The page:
Nature lover tells woman off for trying to remove sea anemone from Sisters' Island Marine Park seabed

The woman was armed with a bucket.

Ashley Tan | January 03, 2021, 04:08 PM

A local outdoor travel agency in Singapore has taken to Facebook to make a public service announcement: do not remove any marine life from a marine park.

Was "stubborn" about removing the anemone

SGTrek Expeditions & Adventures shared about an incident that occurred at Sisters' Island Marine Park on Dec. 31.

The SGTrek staff stated that they spotted a group of people huddling around a sea anemone at the lagoon, when a woman suddenly appeared with a bucket.

Photo from SGTrek Expeditions & Adventures / FB

The guide said they noticed something was amiss, and realised that the woman was attempting to remove the sea anemone from the seabed and place it into the bucket.

When stopped and questioned, the woman revealed that it was because "she had never seen one before".

Photo from SGTrek Expeditions & Adventures / FB

Despite the SGTrek staff trying to discourage her from removing the anemone, the woman apparently did not take heed and "became too stubborn".

The staff then apparently told the woman off for her actions, and "move[d] her away from the location".

In their post, SGTrek condemned the woman's lack of knowledge and etiquette when visiting the marine park.

More about anemones

The anemone spotted at Sisters' Island is likely a carpet anemone.

These anemones have very short tentacles covering their oral disk and they resemble a furry carpet.

Although sea anemones sting, their stingers are not always potent enough to hurt humans.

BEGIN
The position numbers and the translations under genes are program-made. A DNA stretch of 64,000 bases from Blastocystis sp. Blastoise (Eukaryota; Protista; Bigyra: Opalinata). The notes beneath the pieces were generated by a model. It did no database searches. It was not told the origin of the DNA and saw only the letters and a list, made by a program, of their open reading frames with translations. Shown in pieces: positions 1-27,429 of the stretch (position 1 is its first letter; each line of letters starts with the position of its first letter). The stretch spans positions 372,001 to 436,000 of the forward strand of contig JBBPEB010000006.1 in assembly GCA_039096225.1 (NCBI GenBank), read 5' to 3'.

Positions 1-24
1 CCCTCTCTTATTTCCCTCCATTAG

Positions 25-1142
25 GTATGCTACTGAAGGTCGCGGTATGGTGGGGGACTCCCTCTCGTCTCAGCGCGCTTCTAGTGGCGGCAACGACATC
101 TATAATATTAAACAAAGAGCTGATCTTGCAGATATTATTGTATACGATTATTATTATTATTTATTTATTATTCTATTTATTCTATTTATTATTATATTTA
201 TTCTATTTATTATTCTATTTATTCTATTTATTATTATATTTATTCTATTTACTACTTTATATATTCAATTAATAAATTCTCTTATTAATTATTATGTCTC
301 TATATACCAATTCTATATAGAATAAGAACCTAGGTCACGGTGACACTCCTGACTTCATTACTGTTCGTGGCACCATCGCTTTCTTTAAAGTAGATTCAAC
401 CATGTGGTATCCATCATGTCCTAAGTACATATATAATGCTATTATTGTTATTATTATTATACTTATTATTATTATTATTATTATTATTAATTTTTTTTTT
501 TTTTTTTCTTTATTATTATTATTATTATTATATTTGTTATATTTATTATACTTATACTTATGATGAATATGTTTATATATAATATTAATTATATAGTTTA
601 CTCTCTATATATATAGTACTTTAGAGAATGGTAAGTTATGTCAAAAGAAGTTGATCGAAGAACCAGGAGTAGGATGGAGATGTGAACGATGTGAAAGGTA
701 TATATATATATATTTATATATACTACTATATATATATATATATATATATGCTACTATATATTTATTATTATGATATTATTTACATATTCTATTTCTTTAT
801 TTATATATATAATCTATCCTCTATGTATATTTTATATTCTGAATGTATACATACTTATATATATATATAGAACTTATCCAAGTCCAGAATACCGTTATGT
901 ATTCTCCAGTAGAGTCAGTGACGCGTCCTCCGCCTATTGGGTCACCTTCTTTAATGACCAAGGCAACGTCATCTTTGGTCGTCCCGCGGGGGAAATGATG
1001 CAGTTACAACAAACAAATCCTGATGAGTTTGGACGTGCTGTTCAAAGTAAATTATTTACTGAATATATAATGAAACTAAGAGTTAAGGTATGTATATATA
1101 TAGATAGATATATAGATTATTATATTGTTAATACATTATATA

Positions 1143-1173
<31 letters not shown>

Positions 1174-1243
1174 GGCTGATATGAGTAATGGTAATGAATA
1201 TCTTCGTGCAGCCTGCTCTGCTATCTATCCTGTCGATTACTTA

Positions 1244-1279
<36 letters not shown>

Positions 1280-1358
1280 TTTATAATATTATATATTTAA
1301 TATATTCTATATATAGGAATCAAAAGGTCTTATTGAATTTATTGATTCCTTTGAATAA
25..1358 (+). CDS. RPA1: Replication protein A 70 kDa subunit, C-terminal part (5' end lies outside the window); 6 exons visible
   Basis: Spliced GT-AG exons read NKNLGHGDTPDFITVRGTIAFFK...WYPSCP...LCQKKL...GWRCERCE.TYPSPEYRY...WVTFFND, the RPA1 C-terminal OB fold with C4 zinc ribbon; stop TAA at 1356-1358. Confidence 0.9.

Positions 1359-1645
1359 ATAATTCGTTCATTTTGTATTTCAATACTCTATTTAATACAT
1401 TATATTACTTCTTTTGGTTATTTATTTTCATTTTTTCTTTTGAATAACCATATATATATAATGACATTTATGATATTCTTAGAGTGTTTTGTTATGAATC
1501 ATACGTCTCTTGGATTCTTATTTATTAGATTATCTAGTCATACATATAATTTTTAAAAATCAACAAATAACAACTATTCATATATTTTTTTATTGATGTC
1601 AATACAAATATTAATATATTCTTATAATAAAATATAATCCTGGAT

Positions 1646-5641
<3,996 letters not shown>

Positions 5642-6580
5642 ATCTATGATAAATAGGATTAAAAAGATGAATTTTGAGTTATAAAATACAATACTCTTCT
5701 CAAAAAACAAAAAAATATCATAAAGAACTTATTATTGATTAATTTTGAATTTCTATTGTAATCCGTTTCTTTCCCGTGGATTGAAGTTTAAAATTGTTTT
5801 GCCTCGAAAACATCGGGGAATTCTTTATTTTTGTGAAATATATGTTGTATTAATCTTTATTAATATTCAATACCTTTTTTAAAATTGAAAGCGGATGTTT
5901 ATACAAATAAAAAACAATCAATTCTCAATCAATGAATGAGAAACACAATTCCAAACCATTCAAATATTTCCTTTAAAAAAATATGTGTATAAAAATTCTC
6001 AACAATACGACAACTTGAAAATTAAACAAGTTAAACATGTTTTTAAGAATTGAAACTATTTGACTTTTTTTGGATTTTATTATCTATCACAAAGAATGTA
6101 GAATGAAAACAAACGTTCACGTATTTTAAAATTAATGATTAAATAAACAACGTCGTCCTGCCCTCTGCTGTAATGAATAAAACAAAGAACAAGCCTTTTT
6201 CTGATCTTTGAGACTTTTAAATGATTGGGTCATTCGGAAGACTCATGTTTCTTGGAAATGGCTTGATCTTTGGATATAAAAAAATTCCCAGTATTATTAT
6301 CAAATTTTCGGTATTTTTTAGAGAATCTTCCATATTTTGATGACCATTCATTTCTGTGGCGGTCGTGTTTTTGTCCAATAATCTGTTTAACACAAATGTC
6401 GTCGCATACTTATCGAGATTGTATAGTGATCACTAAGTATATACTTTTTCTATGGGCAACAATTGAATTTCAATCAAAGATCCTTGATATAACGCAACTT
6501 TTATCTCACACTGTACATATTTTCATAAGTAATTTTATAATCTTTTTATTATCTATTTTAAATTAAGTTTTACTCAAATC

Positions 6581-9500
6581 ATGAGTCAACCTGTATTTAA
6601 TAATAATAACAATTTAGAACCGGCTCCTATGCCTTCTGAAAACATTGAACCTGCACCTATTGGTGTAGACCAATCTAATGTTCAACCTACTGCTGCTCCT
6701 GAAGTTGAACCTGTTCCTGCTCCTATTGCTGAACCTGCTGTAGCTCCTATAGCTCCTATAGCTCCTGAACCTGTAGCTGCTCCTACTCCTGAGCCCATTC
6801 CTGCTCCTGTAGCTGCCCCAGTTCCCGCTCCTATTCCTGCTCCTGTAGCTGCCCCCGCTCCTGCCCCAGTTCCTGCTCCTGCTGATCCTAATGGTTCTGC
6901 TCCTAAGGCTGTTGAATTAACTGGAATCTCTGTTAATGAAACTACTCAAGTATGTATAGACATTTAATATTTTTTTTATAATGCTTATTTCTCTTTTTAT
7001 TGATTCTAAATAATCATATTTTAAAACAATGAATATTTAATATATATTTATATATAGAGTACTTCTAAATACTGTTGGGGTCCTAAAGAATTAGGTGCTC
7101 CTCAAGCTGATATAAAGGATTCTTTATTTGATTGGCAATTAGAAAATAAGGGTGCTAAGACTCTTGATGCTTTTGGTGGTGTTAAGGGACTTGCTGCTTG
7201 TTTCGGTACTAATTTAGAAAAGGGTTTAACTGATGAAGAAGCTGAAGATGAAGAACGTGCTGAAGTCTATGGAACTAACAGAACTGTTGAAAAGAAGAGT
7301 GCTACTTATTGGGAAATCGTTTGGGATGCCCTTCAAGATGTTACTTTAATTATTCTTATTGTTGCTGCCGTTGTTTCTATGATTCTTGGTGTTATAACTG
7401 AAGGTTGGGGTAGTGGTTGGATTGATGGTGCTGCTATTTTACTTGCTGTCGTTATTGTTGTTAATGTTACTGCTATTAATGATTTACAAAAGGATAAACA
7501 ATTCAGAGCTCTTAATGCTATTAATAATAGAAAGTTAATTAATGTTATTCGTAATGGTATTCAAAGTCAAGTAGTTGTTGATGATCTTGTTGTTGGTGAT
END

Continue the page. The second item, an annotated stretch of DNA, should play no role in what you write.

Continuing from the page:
Carpet anemone tentacles feel sticky to the touch, as the stingers attach to the skin.

Removing a carpet anemone from the object or surface it is attached to could cause injuries to the foot or base of the anemone, which could eventually result in its death.

A protected area

Sisters' Island Marine Park is home to over 250 species of hard corals, 100 species of reef fish, and provides a safe refuge for various species of endangered seahorses, clams, sponges and other marine life.

Visitors can charter a boat to Big Sister's Island, which is open to the public. The Little Sister's Island is closed to the public and mainly used for research and conservation.

Guided tours of the intertidal habitats to educate visitors on biodiversity are also conducted there.

However, in the case mentioned by SGTrek, the group guide or leader was apparently not present to stop the woman from trying to remove the anemone.

In 2017, Sisters' Island was given better protection, according to The Straits Times.

Although the terrestrial areas of the island are already afforded the same protection as other public parks in Singapore, amendments to the Parks and Trees Act made sure that the marine and foreshore areas were protected too.

It is an offence to remove any wildlife, such as fish or corals, from the marine park without the approval of the National Parks Board.

For those visiting the marine park, here are some dos and don'ts to take note of:

Photo from NParks

Top photo from SGTrek Expeditions & Adventures / FB